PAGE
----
To better help explain how this system works, I've provided a few scenarios below:
Avatar View, View Target & Camera:
Scenario 1: The player avatar has moved behind an Obstruction Object. The Camera View no longer detects the player model and hides the Obstruction Object blocking the avatar.
Scenario 2: The Avatar View has picked up a View Target that is obstructed from the Camera View. Because of this, we know that we are not able to see what the player avatar should be seeing, so the Obstruction Object is hidden from view.
Scenario 3: The player avatar is behind one obstruction, and the Avatar View has picked up a View Target obstructed from view to the camera by another Obstruction Object. Both Obstruction Objects are rendered invisible. Any number of Obstruction Objects can be hidden at a given time.
Dynamic Objects, Camera View, Avatar View
Scenario 4 - Both the player avatar and the Dynamic Object are seen by the camera and are visible. The Dynamic Object periodically checks itself for visibility to the Camera View. The camera automatically checks for view of the player at set intervals via raycast.
Scenario 5 - The Dynamic Object has moved partially behind an Obstruction Object, but one of the three raycasts from the Camera View is still un-obstructed to the target objects mesh allowing it to remain visible.
Scenario 6 - The Dynamic Object has moved and is now within the Avatar View. As long as it is within the Avatar View it will not perform view checks against the Camera View.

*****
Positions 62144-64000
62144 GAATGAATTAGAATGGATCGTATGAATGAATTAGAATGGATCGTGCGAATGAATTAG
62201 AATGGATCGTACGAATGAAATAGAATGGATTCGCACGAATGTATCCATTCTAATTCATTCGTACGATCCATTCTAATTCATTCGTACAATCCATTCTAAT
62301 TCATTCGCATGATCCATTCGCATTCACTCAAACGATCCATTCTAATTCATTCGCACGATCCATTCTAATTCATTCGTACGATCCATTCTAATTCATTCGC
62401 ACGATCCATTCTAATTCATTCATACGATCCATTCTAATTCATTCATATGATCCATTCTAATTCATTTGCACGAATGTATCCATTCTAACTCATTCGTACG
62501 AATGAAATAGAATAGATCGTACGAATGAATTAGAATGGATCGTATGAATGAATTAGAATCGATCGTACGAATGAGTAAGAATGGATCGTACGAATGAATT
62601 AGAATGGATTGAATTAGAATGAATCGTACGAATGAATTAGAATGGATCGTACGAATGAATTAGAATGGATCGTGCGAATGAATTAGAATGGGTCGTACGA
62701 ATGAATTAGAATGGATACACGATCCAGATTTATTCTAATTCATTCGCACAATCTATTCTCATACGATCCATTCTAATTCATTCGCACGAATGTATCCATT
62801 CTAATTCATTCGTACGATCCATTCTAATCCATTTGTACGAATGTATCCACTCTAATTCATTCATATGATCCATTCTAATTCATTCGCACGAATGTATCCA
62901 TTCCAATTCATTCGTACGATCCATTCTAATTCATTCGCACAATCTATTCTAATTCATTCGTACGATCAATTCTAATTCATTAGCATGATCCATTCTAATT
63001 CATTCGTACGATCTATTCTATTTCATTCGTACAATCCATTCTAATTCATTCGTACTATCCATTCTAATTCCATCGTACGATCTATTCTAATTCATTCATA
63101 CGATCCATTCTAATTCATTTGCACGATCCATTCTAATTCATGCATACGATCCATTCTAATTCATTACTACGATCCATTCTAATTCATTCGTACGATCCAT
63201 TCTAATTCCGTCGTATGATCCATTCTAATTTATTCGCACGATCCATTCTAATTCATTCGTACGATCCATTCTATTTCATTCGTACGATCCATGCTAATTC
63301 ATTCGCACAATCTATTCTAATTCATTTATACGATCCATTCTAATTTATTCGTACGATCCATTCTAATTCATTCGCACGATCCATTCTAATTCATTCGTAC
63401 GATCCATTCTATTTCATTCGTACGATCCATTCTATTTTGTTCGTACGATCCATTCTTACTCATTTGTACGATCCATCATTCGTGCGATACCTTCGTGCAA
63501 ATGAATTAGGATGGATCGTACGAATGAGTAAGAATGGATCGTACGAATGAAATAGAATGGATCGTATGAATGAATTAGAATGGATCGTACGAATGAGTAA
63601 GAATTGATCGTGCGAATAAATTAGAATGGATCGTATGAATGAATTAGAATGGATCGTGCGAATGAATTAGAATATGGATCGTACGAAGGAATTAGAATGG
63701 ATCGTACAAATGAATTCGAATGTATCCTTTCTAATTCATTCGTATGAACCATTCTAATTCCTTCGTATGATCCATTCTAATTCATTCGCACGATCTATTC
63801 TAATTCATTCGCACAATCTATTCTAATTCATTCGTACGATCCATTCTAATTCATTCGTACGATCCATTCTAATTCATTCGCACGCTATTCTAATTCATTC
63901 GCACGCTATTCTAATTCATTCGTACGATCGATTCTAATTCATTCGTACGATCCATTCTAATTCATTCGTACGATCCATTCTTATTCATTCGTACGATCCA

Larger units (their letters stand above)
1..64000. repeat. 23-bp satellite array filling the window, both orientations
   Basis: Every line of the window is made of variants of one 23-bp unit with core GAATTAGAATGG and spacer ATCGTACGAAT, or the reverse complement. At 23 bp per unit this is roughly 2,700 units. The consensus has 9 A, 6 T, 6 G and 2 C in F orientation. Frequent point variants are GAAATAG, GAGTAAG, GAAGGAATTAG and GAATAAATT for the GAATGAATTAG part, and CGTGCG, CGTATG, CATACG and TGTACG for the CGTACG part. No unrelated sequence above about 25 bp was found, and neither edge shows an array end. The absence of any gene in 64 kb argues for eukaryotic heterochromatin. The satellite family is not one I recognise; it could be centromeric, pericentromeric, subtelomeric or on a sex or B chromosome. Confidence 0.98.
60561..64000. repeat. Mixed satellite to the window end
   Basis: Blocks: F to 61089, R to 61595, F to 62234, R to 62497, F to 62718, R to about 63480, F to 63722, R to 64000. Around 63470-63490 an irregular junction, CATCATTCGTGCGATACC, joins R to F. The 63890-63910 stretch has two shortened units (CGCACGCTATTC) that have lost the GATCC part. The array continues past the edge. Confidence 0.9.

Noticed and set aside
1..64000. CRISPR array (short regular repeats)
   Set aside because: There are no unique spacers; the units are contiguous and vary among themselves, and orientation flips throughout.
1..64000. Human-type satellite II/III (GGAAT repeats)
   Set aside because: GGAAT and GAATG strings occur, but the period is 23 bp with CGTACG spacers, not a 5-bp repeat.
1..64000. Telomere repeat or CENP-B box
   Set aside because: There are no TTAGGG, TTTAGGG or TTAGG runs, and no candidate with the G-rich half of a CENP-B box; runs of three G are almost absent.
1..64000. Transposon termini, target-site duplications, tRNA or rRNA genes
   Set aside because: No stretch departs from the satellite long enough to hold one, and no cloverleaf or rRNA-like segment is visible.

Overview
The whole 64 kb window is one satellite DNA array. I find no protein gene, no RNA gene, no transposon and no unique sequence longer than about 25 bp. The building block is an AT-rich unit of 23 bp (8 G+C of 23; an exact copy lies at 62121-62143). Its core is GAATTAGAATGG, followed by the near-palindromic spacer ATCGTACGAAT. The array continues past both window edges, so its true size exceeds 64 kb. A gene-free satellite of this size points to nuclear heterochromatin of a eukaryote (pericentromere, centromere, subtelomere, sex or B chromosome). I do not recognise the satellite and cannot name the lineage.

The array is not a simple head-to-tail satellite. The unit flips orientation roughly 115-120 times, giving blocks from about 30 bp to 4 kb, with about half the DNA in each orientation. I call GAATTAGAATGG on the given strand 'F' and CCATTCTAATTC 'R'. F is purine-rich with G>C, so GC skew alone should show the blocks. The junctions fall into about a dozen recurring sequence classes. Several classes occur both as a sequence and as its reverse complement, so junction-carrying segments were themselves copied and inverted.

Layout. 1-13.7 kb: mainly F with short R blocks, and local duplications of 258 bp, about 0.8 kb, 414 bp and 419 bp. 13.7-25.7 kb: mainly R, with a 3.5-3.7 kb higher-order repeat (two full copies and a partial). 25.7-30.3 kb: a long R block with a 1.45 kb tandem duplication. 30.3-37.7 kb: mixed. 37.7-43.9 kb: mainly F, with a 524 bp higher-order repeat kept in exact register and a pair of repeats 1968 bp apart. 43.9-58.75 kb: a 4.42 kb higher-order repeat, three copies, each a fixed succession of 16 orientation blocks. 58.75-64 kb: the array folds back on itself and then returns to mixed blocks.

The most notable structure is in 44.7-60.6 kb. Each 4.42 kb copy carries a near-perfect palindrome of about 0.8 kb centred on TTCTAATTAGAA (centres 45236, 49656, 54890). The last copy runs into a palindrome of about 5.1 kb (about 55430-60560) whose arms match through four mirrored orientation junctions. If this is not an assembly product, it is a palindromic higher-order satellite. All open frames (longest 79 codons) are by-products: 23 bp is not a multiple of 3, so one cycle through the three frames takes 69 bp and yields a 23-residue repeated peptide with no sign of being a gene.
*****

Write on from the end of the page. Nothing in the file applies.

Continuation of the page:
Problem 1 - The Avatar View is looking behind an Obstruction Object > target object is seen, rendering its relative Obstruction Object transparent > Dynamic Object on the other side of the Obstruction Object now has the chance to be seen through the now hidden object.
Solution 1.1 - The Dynamic Object is not inside the players line of sight, so it checks to see if it is being seen by the camera, which is is not, and stays hidden from view.
Solution 1.2 - The Dynamic Object has moved to a location where it is now within the Avatar View. Although it is still hidden by the Obstruction Object from the camera, it meets one of the required conditions and is now visible.
Problem 2 - The Avatar View is looking behind an Obstruction Object > target object is seen rendering its relative Obstruction Object transparent > Avatar View has also picked up a Dynamic Object on the other side of an Obstruction Object but it does not have a clear line of sight to the player avatar OR can be seen by the Camera View.
Solution 2.1 - The Dynamic Object checks to see if it has a clear line of sight to the players avatar. That line is indeed blocked by the now transparent Obstruction Object, and the Dynamic Object renders itself invisible.
Solution 2.2 - The Dynamic Object has moved to a location where it is now visible to two of the Camera View's raycasts. Although it is still within the Avatar View and doesn't have a direct line of sight to the player avatar, it meets at least one condition with the camera and is now rendered visible.
The End Result
Establishing these core concepts for the player is key so that they do not feel cheated by this system, while also keeping these tight corridor sections tense and exciting. This system can also easily be used to hide ceilings in indoor environments, which will be crucial for later on in development.
That about wraps up the overview of how the system works! There are some Unity set up details in there as well, but this is meant to be more of a brief summary so if you've made it this far and have more questions, comments or suggestions I'd love to hear them!
In the future I look forward to sharing more systems being developed for this project, so stay posted!
Until next time,
- Jordan Funk